FIG. 3 is an illustration of warning envelopes similar to the warning envelopes of FIG. 1 except that the horizontal axis has in effect been shifted upwardly by decreasing the altitude above ground signal required to generate a warning;

FIG. 4 is a functional block diagram of the logic circuit of one embodiment of the invention; and

FIG. 5 is a functional block diagram of a second embodiment of the invention.

DETAILED DESCRIPTION OF THE INVENTION

A graphic illustration of both a sink rate warning envelope and a pull up warning envelope for an excessive descent rate warning system is provided in FIG. 1. These are the same warning envelopes that are generated by the sink rate warning system for aircraft of the aforementioned U.S. Pat. No. 4,060,793. Other warning envelopes are generated by the systems disclosed in U.S. Pat. Nos. 3,946,358 and 3,947,808. The cross-hatched area 10 located between lines 12 and 14 of FIG. 1 define the combinations of radio altitude and descent rate that will trigger a "sink rate" warning. The cross-hatched area 16 beneath line 14 indicates those combinations of radio altitude and descent rate that will trigger a "pull up" warning. An example of a circuit for generating the warning envelopes illustrated in FIG. 1 is provided in U.S. Pat. No. 4,060,793.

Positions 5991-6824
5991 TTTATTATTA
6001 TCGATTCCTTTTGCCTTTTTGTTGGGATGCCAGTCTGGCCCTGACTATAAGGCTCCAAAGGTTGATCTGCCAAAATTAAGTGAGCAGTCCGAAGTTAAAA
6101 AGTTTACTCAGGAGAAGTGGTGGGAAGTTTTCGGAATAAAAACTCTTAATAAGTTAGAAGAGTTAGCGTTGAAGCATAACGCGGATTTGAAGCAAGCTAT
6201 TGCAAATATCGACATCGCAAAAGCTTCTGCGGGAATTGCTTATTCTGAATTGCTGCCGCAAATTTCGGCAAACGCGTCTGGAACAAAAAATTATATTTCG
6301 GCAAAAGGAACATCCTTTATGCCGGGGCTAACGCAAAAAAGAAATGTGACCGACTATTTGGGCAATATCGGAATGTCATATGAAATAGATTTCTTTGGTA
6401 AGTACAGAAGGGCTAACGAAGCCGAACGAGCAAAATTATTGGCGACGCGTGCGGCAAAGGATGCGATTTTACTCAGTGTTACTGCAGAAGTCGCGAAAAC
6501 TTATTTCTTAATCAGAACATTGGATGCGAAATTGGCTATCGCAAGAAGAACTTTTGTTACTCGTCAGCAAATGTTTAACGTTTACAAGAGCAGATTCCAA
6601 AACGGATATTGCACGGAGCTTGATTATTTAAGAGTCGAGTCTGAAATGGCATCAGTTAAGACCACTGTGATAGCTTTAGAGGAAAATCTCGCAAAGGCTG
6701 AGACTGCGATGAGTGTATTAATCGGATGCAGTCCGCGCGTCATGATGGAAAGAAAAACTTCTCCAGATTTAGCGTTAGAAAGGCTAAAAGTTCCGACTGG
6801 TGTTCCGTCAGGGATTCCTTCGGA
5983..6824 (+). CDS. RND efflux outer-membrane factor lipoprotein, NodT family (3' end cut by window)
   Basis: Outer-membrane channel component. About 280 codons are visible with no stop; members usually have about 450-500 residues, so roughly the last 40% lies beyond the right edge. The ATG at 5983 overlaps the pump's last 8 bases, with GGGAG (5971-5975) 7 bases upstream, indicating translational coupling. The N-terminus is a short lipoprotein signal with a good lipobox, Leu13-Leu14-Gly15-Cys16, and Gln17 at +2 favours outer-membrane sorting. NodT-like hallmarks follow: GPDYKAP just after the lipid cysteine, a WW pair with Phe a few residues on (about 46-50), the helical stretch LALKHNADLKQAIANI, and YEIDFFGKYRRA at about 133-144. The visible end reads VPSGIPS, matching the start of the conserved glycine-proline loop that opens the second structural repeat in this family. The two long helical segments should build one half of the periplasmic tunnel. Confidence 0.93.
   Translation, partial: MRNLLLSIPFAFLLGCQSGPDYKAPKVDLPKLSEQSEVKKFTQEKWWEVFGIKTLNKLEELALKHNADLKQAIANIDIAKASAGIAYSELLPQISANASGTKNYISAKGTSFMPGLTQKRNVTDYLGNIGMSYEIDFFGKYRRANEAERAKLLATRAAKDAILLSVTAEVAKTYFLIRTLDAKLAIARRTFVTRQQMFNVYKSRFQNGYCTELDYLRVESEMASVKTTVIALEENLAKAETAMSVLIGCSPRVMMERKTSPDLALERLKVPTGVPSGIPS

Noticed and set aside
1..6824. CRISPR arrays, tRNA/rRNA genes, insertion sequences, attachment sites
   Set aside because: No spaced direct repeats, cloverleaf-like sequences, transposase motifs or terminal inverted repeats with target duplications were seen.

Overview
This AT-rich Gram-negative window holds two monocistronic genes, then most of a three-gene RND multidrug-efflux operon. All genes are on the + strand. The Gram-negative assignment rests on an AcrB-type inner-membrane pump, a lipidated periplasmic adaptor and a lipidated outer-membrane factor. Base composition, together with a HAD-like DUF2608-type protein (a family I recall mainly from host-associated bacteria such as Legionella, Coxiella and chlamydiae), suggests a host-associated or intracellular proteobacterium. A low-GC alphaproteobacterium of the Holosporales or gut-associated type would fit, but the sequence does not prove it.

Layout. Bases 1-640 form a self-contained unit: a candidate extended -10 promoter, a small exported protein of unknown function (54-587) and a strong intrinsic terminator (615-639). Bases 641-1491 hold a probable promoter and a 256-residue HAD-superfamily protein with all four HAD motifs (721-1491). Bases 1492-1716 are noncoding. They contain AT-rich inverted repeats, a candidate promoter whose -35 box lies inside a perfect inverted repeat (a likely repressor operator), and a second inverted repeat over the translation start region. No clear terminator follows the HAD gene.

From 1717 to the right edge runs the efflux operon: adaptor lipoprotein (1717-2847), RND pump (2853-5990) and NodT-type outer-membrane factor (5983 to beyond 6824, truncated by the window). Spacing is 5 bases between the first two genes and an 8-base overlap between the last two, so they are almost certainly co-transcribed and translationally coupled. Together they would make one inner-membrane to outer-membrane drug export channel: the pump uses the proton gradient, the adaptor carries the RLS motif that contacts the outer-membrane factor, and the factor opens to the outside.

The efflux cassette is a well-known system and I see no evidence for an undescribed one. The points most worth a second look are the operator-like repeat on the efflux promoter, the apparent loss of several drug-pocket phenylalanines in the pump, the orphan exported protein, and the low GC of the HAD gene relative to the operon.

As discussed above, under certain landing approach conditions where the aircraft is approaching a runway where the terrain slopes downwardly towards the runway and is substantially parallel to the approach path, aircraft have occasionally penetrated the lower portion of the warning envelopes indicated generally by point 18 on FIG. 1. As a specific example, on approaches to runway 27 of the San Diego, Calif., airport which has terrain that generally parallels the designated glideslope or approach path, aircraft have occasionally received sink rate warnings at descent rates of 1100 feet per minute at altitudes of 120 feet. These altitudes and descent rates are considered to be within authorized and safe operating criteria so that the warnings can be considered nuisance warnings.